Can Obama Pardon Steven Avery? 'Making A Murderer' Makes A Case For His Release

Nearly 270,000 people want convicted killer Steven Avery, who was recently launched into unexpected fame by the Netflix docuseries Making A Murderer, to receive a pardon from President Obama. A petition on has garnered over 230,000 signatures, while one on the White House's website has collected over 35,000. Both call for Obama to grant a presidential pardon to Avery, who supporters believe was wrongfully convicted with the 2005 murder of photographer Teresa Halbach. Despite the publicity, could Obama actually pardon Avery?

Avery was, in some ways, already granted a pardon of sorts. Convicted of a 1985 sexual assault he did not commit, Avery was released from prison after serving 18 years out of a 32-year sentence when DNA evidence pinned the crime on another man. The case, the docuseries alleges, was grossly mishandled by Manitowoc County officials. A year after he filed a $36 million lawsuit against the county, officials arrested Avery again, this time for murder, as reported by The Post Crescent, Appleton, Wisconsin's local newspaper. The docuseries goes on to allege that this case was likewise filled with corruption, and that Avery was set up under increasing pressure felt by county officials.

These petitions hope to correct that supposed injustice. If it reaches 100,000 signatures, the White House is required to respond to the petition posted on its website. This one in particular also calls for the exoneration of Avery's cousin Brendan Dassey, who was also convicted for Halbach's death. The petition reads:

Steven Avery and Brendan Dassey should be given a full pardon by President Obama for their wrongful conviction in the connection to the murder of Teresa Halbach.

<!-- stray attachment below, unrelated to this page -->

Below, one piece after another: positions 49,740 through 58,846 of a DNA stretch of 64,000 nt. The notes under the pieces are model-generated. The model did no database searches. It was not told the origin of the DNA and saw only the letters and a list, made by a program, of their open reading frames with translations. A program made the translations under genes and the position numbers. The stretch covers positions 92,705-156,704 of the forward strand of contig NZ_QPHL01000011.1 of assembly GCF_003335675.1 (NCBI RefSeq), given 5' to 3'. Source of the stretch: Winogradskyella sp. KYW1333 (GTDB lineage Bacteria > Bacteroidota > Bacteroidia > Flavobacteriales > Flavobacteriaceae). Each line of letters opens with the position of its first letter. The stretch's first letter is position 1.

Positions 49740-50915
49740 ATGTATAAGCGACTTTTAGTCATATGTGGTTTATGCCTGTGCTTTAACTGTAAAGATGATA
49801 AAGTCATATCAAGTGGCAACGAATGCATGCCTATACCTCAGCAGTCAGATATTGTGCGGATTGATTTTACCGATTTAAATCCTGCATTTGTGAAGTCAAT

Based on the evidence in the Netflix documentary series "Making a Murderer", the justice system embarrassingly failed both men, completely ruining their entire lives.

There is clear evidence that the Manitowoc County sheriff's department used improper methods to convict both Steven Avery and Brendan Dassey.

This is a black mark on the justice system as a whole, and should be recognized as such, while also giving these men the ability to live as normal a life as possible.

The second major petition, on, also calls for the accountability of the officials that placed Avery in prison:

Steven Avery should be exonerated at once by pardon, and the Manitowoc County officials complicit in his two false imprisonments should be held accountable to the highest extent of the U.S. criminal and civil justice systems.

But the question remains: could President Obama pardon Avery, even if he wanted to? Obama has never pardoned anyone charged with murder before, with his only two pardons of 2015 being for counterfeit obligations and aiding and abetting bank fraud, according to the United States Department of Justice.

And, as Slate staff writer Leon Neyfakh points out, a presidential pardon could not happen for Avery. Because he is a prisoner of the state, and not a federal prisoner, Obama's hands are tied. Constitutionally, he is only able to pardon those charged with federal crimes.

This key difference may lie in another injustice of the system. Federal prisons typically house political prisoners and white collar criminals. State prisons, on the other hand, normally hold a population reflective more so of a lower income class. According to a report by USA TODAY, the likes of anyone famous, for instance, would rarely be placed in a state prison when charged with a crime.

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There is still hope, though, for those wanting to petition for Avery's release. The petition also addresses Wisconsin Gov. Scott Walker, who, as a state authority, would actually be capable of pardoning Avery from state prison. Though Walker has been notoriously unwilling to pardon crimes during his time as governor — in fact, it's never happened in his five years in office — supporters of Avery and his docuseries ought to give it a try, nevertheless. If there's one thing Making A Murderer has shown, it's that stranger things have happened.